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Estate Gift to Establish First Endowed Professorship at Truman

Gerhardts"I knew that establishing an endowed professorship was the right thing to do, but after learning that it is the first endowed professorship at Truman, I know now that it was exactly what I should do," says Greg Gerhardt, Ph.D., a 1979 Truman graduate who has committed $1 million through his estate to create the Greg A. and Paulette C. Danielle-Gerhardt Endowed Professorship.

As one of the nation's foremost researchers on Parkinson's disease, Greg attributes much of his success to his educational experience at Truman. "Although I believe that I received good science and math training in high school," Greg says, "Truman propelled me to a higher level and gave me a competitive edge." He credits Truman's faculty, especially Dr. Kenneth Fountain, for encouraging him to pursue a career in chemistry and research. "At Truman, I did not have professors, I had mentors," Greg says.

In addition to honoring his faculty mentors, Greg established the endowed professorship to commemorate his late wife, Paulette. She thought very highly of Truman State University and the personal education Greg received. "I have allegiance to several universities, and we felt compassion to support them all," Greg says, "but Truman is the school where we felt we could make the most impact." The Greg A. and Paulette C. Danielle-Gerhardt Endowed Professorship will support a professor in chemistry or biology with a preference given to those teaching or researching neuroscience. Paulette knew how much Greg enjoyed his career and understood the academic freedom that an endowed professorship allows." She liked the idea that we would be supporting educators and researchers in perpetuity," Greg says.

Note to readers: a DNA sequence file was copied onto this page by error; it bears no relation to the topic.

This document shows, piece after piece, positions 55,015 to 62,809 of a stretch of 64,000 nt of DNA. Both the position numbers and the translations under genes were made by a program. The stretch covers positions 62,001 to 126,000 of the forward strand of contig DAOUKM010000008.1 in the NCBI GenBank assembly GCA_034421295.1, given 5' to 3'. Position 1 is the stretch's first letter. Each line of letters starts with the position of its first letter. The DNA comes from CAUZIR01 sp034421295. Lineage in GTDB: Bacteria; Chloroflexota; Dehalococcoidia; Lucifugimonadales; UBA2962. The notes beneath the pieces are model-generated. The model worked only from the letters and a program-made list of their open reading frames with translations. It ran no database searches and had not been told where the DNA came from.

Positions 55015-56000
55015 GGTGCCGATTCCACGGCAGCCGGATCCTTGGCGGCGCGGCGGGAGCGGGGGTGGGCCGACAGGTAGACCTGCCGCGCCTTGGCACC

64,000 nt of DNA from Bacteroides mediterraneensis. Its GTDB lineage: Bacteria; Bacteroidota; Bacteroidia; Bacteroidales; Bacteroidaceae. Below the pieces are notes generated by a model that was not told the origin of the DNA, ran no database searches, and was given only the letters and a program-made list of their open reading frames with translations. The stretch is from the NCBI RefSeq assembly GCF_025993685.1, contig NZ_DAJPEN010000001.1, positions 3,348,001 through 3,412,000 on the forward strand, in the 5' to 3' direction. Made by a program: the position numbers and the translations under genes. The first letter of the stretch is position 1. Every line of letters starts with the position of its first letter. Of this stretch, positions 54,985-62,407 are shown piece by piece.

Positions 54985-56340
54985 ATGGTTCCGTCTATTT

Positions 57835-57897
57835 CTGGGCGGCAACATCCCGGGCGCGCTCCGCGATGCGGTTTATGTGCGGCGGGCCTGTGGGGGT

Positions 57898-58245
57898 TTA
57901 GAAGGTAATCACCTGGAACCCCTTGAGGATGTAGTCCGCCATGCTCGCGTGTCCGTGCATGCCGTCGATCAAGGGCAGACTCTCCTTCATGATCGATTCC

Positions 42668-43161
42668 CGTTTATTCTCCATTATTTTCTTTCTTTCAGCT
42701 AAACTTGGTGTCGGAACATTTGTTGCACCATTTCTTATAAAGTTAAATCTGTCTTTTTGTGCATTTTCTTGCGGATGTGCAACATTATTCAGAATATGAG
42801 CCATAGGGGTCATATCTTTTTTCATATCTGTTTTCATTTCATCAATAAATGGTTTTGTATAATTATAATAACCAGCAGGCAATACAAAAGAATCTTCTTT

As a faculty member at the University of Kentucky, Greg understands the importance of attracting and recruiting superior faculty. "Truman trains and nurtures great faculty, and then bigger schools can potentially recruit them away," Greg says. "To keep these faculty, you have to either give them something that they would not get at the bigger schools, or you have to give them something that they would get at a bigger school." Greg hopes that his and Paulette's endowed professorship will help Truman compete for renowned faculty.

Greg is a professor of anatomy and neurobiology at the University of Kentucky. He is also the director of UK's Morris K. Udall Parkinson's Disease Research Center, one of 13 such facilities in the country. For the past 25 years, Greg has focused his research on Parkinson's disease. In his free time, Greg enjoys scuba diving and downhill skiing, activities that he and his late wife enjoyed together. He looks forward to diving with great white sharks in South Africa in the near future.

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A charitable bequest is one or two sentences in your will or living trust that leave to Truman State University a specific item, an amount of money, a gift contingent upon certain events or a percentage of your estate.

an individual or organization designated to receive benefits or funds under a will or other contract, such as an insurance policy, trust or retirement plan

"I give to Truman State University, a nonprofit corporation currently located at Kirksville, Missouri, or its successor thereto, ______________ [written amount or percentage of the estate or description of property] for its unrestricted use and purpose."